Comment: Re:In a word: yes. (Score 1) 254

by Jammer6502 (#41072213) Attached to: Should Medical Apps Be Regulated?
I'm torn. I agree issues like the one you cited are a reason to require oversight in order to protect both doctors and patients. But this is more than apps for tablets and phones, this is about regulating medical software. I may be wrong but I think medical equipment that is currently regulated is a boxed deal, hardware with embedded software, all tested as one item. If the hardware is not controlled anymore issues could arise with approving software for medical use, unless they say App X only approved to be used on an iPad... but I may be missing something, this is not my field.

Comment: Re:privacy? (Score 1) 302

by Jammer6502 (#41009479) Attached to: The Rapid Rise of License Plate Readers
The problem is understanding the spirit of a law that was written too long ago to ask the person what they were thinking. Lawmakers are not required to explain the spirit of the law when they write it, only the legal text itself. In particular, this has caused misunderstandings with the framers of our constitution on bill of rights. Just looking at the first and second amendments we start having issues with separation of church and state (not called out in the legal text but from outside material we know it weighed heavily on the minds of the authors) and a right to bear arms (legal text calls this out but spirit of the amendment is unclear if its for a state militia or self defense/prevention of government tyranny). The only thing that has saved us as a nation up to this point has been an independent and thoughtful Supreme Court (federal appeals courts as well). They have the ability to adjust laws based on the intention/spirit of it. Just make sure they stay as non-political as possible and we stand a chance.

Comment: Re:First Jerk to Fine: (Score 1) 316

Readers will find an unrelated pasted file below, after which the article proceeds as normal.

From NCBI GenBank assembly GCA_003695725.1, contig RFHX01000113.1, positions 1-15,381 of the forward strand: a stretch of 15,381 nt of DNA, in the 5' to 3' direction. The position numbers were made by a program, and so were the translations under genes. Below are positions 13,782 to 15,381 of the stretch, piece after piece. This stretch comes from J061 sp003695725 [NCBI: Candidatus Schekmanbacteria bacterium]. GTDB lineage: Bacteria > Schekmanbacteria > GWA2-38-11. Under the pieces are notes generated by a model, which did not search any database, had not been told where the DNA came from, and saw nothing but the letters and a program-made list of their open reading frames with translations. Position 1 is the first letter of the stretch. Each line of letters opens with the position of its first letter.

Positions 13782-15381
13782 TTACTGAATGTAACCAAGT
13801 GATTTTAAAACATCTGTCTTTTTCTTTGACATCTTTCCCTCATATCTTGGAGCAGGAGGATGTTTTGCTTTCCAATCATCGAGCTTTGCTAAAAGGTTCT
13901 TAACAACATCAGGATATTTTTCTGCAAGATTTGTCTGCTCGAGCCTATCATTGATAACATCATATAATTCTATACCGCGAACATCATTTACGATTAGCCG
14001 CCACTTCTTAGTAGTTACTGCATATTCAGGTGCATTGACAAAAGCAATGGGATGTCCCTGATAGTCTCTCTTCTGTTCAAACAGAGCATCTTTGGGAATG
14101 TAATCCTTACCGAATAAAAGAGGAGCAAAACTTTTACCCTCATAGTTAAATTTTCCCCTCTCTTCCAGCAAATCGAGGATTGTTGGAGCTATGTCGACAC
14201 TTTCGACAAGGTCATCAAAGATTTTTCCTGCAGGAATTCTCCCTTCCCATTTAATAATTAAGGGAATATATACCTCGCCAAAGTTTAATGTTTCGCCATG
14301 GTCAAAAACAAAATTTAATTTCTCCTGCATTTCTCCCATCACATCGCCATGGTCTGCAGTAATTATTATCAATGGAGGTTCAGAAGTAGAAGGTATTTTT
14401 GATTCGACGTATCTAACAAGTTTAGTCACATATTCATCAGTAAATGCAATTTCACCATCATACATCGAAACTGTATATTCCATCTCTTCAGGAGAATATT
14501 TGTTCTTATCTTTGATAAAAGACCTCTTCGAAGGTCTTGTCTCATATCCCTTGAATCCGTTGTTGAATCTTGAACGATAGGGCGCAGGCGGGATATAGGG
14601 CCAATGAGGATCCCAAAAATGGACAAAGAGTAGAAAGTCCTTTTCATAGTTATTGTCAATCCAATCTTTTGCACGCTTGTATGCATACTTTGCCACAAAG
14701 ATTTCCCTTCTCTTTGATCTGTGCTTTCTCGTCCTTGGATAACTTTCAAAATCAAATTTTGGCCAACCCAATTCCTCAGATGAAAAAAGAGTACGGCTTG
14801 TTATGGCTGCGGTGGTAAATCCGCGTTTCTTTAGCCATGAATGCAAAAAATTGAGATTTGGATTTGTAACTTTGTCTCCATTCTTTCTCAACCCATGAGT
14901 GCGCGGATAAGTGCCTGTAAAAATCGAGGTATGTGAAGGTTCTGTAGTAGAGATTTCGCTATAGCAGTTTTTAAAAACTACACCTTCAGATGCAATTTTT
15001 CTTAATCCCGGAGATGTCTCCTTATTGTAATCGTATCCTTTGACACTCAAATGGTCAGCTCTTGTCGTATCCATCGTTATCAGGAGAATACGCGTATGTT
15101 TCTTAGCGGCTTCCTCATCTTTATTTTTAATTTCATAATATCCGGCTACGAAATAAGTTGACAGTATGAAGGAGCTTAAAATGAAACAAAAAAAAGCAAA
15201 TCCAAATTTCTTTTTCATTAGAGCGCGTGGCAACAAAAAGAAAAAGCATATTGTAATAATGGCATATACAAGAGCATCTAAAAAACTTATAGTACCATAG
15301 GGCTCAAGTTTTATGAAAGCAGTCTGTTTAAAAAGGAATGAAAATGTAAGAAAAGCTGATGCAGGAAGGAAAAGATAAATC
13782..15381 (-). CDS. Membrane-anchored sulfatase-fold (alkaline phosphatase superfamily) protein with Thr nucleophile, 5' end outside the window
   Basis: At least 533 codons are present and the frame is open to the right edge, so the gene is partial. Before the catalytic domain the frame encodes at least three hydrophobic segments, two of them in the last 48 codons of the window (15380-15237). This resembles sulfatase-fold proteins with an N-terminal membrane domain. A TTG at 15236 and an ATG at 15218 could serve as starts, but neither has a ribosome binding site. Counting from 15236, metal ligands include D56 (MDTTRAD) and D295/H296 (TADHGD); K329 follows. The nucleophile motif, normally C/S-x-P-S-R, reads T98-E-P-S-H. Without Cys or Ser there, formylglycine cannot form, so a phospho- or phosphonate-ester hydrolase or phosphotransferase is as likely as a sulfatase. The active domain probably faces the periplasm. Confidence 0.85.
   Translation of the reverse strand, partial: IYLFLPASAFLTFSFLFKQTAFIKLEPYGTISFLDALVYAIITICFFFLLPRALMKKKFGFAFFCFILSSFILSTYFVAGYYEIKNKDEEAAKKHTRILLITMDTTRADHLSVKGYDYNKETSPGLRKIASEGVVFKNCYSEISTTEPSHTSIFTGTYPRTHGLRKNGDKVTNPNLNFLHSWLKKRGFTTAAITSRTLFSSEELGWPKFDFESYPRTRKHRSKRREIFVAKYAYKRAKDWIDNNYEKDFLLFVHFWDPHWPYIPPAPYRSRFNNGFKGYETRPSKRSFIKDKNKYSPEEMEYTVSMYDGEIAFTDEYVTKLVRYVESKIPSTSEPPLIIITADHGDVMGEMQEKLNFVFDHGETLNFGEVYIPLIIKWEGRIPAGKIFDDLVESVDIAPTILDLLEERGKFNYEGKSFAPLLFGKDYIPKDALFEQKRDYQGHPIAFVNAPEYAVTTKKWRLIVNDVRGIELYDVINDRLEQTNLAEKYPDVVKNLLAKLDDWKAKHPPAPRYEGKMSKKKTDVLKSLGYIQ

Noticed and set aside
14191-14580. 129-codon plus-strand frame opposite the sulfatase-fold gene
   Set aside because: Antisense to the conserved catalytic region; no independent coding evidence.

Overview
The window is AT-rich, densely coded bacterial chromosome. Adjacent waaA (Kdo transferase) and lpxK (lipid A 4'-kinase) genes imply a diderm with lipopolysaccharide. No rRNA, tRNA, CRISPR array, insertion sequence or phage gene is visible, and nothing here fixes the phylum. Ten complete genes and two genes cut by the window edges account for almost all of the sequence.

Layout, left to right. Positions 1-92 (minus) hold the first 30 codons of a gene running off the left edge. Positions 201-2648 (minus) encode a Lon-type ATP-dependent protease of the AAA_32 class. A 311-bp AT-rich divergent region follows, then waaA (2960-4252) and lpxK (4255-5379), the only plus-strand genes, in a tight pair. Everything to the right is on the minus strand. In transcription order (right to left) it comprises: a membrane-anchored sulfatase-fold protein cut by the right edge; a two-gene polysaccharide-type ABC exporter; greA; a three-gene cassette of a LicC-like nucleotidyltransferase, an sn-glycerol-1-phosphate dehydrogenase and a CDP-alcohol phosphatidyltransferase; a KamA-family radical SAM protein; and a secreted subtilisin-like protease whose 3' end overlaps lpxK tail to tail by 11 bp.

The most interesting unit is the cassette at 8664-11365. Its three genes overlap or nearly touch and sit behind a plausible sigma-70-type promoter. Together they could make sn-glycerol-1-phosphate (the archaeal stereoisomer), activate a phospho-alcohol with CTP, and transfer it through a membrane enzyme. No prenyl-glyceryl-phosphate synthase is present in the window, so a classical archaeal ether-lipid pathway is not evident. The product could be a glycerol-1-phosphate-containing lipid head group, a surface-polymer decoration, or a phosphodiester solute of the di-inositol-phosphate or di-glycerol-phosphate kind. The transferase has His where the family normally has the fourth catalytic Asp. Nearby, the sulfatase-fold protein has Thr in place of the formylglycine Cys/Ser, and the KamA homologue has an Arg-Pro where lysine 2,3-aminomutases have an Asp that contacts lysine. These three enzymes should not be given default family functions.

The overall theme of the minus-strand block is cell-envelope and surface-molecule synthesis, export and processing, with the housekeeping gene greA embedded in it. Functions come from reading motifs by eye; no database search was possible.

I halfway agree with you since a lot of people on this site have never heard of it. However, generally the people that play DOTA just sound out the acronym, they almost never refer to it as Defense of the Ancients. So in effect the name of the game is just DOTA, what it stands for is meaningless. Similar to how people use the word radar not realizing that it originally meant RAdio Detection And Ranging. To each his own though, I never liked the game anyway.

Comment: I have a theory (Score 1) 247

by Jammer6502 (#39247679) Attached to: AT&amp;T Clarifies Data Limitations On "Unlimited" Data Plans
Right now AT&T can say that people using 3GB are super users that use WAY more data than the normal person, but that number is going to go up in the future as people start watching more video on their phones (netflix, Sling, HBOGO, etc.). If they try and fight this same fight a few years from now they will have to set their limits much higher since that is going to be the 'norm' and not just the super user. By setting their limits to 3GB now, when people start using more data later they can start hitting them with the overages and say "hey, this is what you signed up for, not our fault". Its evil but still a logical strategy. Fighting this fight now they only have to deal with pissing off the super user, fighting later they piss off everyone.

Comment: Re:I call bullshit (Score 2) 277

by Jammer6502 (#39138151) Attached to: Interrupted Sleep Might Be the Best Kind
You don't know what you're talking about. My daughter was allergic to breastmilk, a fairly minor reaction at first but caused her to gain weight slowly. After switching to formula she was able to sleep longer, gained more weight and became a much happier baby. It also made my wife and I more sane since we could get a little sleep and didn't have a screaming infant at all hours.

Physician: One upon whom we set our hopes when ill and our dogs when well. -- Ambrose Bierce